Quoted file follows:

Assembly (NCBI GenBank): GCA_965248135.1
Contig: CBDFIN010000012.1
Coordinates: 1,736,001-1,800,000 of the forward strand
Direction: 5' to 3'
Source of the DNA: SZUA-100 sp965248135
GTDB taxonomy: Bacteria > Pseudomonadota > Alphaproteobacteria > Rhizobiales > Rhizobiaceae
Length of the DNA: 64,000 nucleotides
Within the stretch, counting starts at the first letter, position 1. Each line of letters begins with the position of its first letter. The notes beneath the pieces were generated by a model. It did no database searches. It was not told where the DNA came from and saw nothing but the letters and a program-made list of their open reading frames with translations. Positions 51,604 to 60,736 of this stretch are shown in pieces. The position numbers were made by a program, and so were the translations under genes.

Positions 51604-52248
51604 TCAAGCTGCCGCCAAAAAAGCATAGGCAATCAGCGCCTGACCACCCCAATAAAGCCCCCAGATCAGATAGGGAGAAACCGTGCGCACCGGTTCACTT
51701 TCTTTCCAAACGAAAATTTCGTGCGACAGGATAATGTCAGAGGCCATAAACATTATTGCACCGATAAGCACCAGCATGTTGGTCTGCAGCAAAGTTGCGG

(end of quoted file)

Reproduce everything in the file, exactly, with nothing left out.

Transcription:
Assembly (NCBI GenBank): GCA_965248135.1
Contig: CBDFIN010000012.1
Coordinates: 1,736,001-1,800,000 of the forward strand
Direction: 5' to 3'
Source of the DNA: SZUA-100 sp965248135
GTDB taxonomy: Bacteria > Pseudomonadota > Alphaproteobacteria > Rhizobiales > Rhizobiaceae
Length of the DNA: 64,000 nucleotides
Within the stretch, counting starts at the first letter, position 1. Each line of letters begins with the position of its first letter. The notes beneath the pieces were generated by a model. It did no database searches. It was not told where the DNA came from and saw nothing but the letters and a program-made list of their open reading frames with translations. Positions 51,604 to 60,736 of this stretch are shown in pieces. The position numbers were made by a program, and so were the translations under genes.

Positions 51604-52248
51604 TCAAGCTGCCGCCAAAAAAGCATAGGCAATCAGCGCCTGACCACCCCAATAAAGCCCCCAGATCAGATAGGGAGAAACCGTGCGCACCGGTTCACTT
51701 TCTTTCCAAACGAAAATTTCGTGCGACAGGATAATGTCAGAGGCCATAAACATTATTGCACCGATAAGCACCAGCATGTTGGTCTGCAGCAAAGTTGCGG